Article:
UHV/ABR READING SERIES
DATE: Thursday 12/1/2011
TIME: Noon to 1:00 p.m.
PLACE: University of Houston-Victoria, Alcorn Auditorium (UW 204)
John Tytell was born in Antwerp, Belgium. As part of a diamond trading family of Jewish descent who fled to America to escape Nazi oppression, Tytell grew up in New York City where he has lived for the majority of his life. Afflicted with vernal catarrh till the age of twelve, Tytell was confined to low-lit rooms by his eye's sensitivity, and the seeping fluids plaguing him during his waking hours. This condition prevented him from seriously taking part in the family's diamond trade where precision was a must, but it helped to introduce him to a world of reading.
As Tytell would later write about this time period in his book Reading New York, literature was both an escape from the gloom of his darkened bedroom, as well as a subversive act of defiance, because he was forbidden to read for fear that the strain would further damage his eyes. Tytell read Melville and Poe at this early age, and the sense of a great American literary foundation seems to have influenced his later work on the Beats, who were extensions of these nineteenth-century giants. The prose and poetry of these first American writers defined their century, as the Beats would later shape the twentieth-century course of American Literature.
The impetus for the book Naked Angels was a paper that Tytell presented at "The Last Lecture Series" held by Queens College, entitled, "The Beat Generation and the Continuing American Revolution." In terms of an advancement for the study of the Beats, both the paper and the subsequent book were incredibly important as a scholar had begun to seriously analyze major Beat texts.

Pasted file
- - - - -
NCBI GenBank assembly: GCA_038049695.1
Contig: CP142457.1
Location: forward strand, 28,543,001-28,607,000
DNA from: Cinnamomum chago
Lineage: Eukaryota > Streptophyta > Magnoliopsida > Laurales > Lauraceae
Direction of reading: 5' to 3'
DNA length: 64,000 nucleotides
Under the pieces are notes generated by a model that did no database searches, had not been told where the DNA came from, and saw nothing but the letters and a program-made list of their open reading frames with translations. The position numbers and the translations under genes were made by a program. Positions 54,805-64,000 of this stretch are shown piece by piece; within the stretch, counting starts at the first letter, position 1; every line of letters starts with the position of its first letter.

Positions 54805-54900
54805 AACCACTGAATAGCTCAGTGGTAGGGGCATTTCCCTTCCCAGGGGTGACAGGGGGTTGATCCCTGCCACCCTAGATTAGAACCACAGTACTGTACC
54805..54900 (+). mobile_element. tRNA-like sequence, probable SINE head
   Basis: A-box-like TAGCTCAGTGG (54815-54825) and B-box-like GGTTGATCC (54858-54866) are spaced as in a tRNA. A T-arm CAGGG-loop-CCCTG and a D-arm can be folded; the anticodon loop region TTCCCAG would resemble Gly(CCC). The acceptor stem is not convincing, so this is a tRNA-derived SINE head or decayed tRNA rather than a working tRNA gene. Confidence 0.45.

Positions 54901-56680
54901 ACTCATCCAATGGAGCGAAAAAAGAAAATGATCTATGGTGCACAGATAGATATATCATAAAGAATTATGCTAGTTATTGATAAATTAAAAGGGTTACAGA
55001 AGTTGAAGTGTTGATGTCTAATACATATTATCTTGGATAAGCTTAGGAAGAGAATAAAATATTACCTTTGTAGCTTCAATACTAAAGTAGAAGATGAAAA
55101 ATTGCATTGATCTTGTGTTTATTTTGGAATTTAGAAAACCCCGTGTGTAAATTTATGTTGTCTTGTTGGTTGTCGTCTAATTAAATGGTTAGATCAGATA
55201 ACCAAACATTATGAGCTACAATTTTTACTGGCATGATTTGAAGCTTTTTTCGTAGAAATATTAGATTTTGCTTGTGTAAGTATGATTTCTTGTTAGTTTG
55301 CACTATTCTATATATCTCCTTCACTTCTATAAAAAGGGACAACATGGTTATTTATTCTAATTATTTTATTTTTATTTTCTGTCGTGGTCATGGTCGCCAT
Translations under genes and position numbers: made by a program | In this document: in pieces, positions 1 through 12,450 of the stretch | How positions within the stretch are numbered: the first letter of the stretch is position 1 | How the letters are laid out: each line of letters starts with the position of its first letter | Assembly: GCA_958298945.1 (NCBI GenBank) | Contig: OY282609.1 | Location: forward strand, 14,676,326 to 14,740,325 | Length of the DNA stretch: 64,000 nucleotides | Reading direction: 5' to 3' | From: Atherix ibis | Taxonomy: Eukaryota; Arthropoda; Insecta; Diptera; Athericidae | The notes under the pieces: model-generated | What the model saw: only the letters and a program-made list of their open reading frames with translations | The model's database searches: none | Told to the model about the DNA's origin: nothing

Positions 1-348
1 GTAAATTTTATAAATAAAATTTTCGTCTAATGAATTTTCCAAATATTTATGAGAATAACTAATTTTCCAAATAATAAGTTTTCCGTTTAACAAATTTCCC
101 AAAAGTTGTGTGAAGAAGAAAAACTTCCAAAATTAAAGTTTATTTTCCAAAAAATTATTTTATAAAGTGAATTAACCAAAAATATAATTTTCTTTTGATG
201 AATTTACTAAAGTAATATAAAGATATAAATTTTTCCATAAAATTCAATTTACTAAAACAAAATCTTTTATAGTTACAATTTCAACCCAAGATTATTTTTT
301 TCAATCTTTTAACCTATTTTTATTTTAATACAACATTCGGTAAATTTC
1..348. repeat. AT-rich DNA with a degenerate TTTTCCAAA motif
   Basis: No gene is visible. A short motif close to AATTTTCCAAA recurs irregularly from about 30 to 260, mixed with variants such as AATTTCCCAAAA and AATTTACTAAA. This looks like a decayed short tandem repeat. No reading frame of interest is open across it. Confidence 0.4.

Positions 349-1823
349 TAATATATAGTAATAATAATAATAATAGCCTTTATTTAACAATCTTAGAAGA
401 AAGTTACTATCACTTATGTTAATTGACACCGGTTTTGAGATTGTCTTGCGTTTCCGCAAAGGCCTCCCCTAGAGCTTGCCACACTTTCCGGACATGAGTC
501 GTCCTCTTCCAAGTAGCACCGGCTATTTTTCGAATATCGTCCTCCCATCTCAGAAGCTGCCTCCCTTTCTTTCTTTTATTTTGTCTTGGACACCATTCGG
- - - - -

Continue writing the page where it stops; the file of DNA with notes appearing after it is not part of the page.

Tytell's next book, Ezra Pound: The Solitary Volcano, earned him a nomination for the Pulitzer Prize in 1987, and established him as a major chronicler of America’s most important Men of Letters, and has never gone out of print. This career-making book was quickly followed by Passionate Lives, a study of both English and American writers, and the relationships that helped form their creative visions, which was translated into German and Korean.
The Living Theatre: Art, Exile and Outrage saw Tytell casting his eye from literature to the stage, where he saw the same rebellious spirit typified in The Beat culture, exert itself in the Living Theatre, which is both a New York and an American institution.
Tytell next teamed up with his wife, Mellon Tytell, whose photographic study of many Beat literary figures mirrored his own writing, to produce the book, Paradise Outlaws. The book is an overarching picture of both the major and minor figures of the Beat Generation. Mellon provided photographs of William S. Burroughs and Allen Ginsberg, as well as Carl Solomon, Jan Kerouac, and others, while Tytell wrote complementing descriptions of those depicted, and a text commenting on the significance and importance of the Beats. The book can be seen as a follow up to Naked Angels, but with the added advantage of a twenty-five year removed perspective, to the lasting importance of the now widely recognized literary movement—a movement he first brought into the realm of legitimacy.
Reading New York is Tytell's most recent work, and can be seen as a hybrid of memoir, biography of American writers, history of New York, as well as literary criticism. The book spans from Melville to the present day, and weaves Tytell's life with those of the mainly New York writers who had inspired him since those nights of reading in the dark, that lead him to a nearly forty year career in the printed word.
Paradise Outlaws: Remembering the Beats (1999)
The Living Theatre: Art, Exile and Outrage (1995)
Passionate Lives: D.H. Lawrence, F. Scott Fitzgerald, Henry Miller, Dylan Thomas, Sylvia Plath—In Love (1991)
Ezra Pound: The Solitary Volcano (1987)
Naked Angels: Lives and Literature of the Beat Generation (1976)